What Microsoft Kinect Defection to Google Means

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What Microsoft Kinect Defection to Google Means

Could this be the first shot in the GBUI wars?

If you are deeply involved as part of the Microsoft Xbox Kinect team, you would think there is no better job on earth than to work on a product which is selling in the millions of units, is ahead of projections and is one of my favorite technologies of all time. In fact, I would imagine Microsoft would be horrified that anyone from this team would consider leaving – especially defecting to Google. Yet, Johnny Chung Lee, Wii Hacker and an integral part of the Kinect team just left Microsoft to become a “rapid evaluator” at Google.

Leena Rao surmises this has to do with Google’s rumored gaming portal and while this could be the case, I believe Google is trying to one-up Apple with this move and there is more here than a simple gaming play.

If you take a look at how we interact with touch interfaces on tablets and smartphones and you add in full-body interaction such as what you can do with Kinect, you understand the potential for a combined interface which blends keyboard, mouse, human body and fingers which logically flows from finger to speech to body gestures.

If you have a few Kinect games you already see the need for such a standard as different games require their own gestures to communicate with the system.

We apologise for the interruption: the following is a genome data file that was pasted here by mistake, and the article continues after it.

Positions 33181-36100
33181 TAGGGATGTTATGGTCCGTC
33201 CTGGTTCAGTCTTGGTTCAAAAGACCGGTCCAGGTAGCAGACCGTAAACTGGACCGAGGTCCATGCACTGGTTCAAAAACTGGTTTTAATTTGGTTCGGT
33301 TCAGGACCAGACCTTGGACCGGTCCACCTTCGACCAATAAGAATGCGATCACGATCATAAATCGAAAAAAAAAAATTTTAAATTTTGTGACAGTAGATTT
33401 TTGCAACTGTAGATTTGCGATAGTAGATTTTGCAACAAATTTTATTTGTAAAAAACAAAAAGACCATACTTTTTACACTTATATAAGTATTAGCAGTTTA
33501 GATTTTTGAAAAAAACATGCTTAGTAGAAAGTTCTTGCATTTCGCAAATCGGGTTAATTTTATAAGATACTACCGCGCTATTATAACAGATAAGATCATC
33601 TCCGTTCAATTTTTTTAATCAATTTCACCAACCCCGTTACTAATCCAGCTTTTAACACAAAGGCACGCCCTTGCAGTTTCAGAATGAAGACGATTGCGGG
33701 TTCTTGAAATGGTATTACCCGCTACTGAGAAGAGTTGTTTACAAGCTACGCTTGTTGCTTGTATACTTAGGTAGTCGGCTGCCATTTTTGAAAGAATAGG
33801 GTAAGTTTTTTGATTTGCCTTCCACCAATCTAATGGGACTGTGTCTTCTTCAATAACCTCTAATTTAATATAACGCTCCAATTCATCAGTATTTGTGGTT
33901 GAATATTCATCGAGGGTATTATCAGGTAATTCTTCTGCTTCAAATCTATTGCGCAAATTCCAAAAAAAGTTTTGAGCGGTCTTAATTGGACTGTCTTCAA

I don’t have any idea what rapid evaluator means and I can’t find much online regarding this title but what if this move and the position has to do with rapidly evaluating body and other movements of users as they interact with their smartphones and other devices?

In other words, could this be a sign that Google is developing a new input language? I think if they aren’t, they are going to fall behind as Microsoft and Apple realize this is the end-game.

As an example of what’s coming, check out my post from the summer of 2008 where I surmised the GUI is becoming the gesture-based UI or GBUI based on an Apple patent filing. Moreover, an input discrimination patent from Cupertino discusses the ability for a device to utilize far-field images coupled with multi-touch input to determine if a device is near an ear, fingers or other body parts.

One has to imagine that Chung Lee was either frustrated with Microsoft’s red tape, politics or just saw a far better opportunity at Google to change the world for the better. While corporate defections happen constantly, this one could be more important than your typical job move and could further signal the move towards the fully integrated gesture-based GUI.



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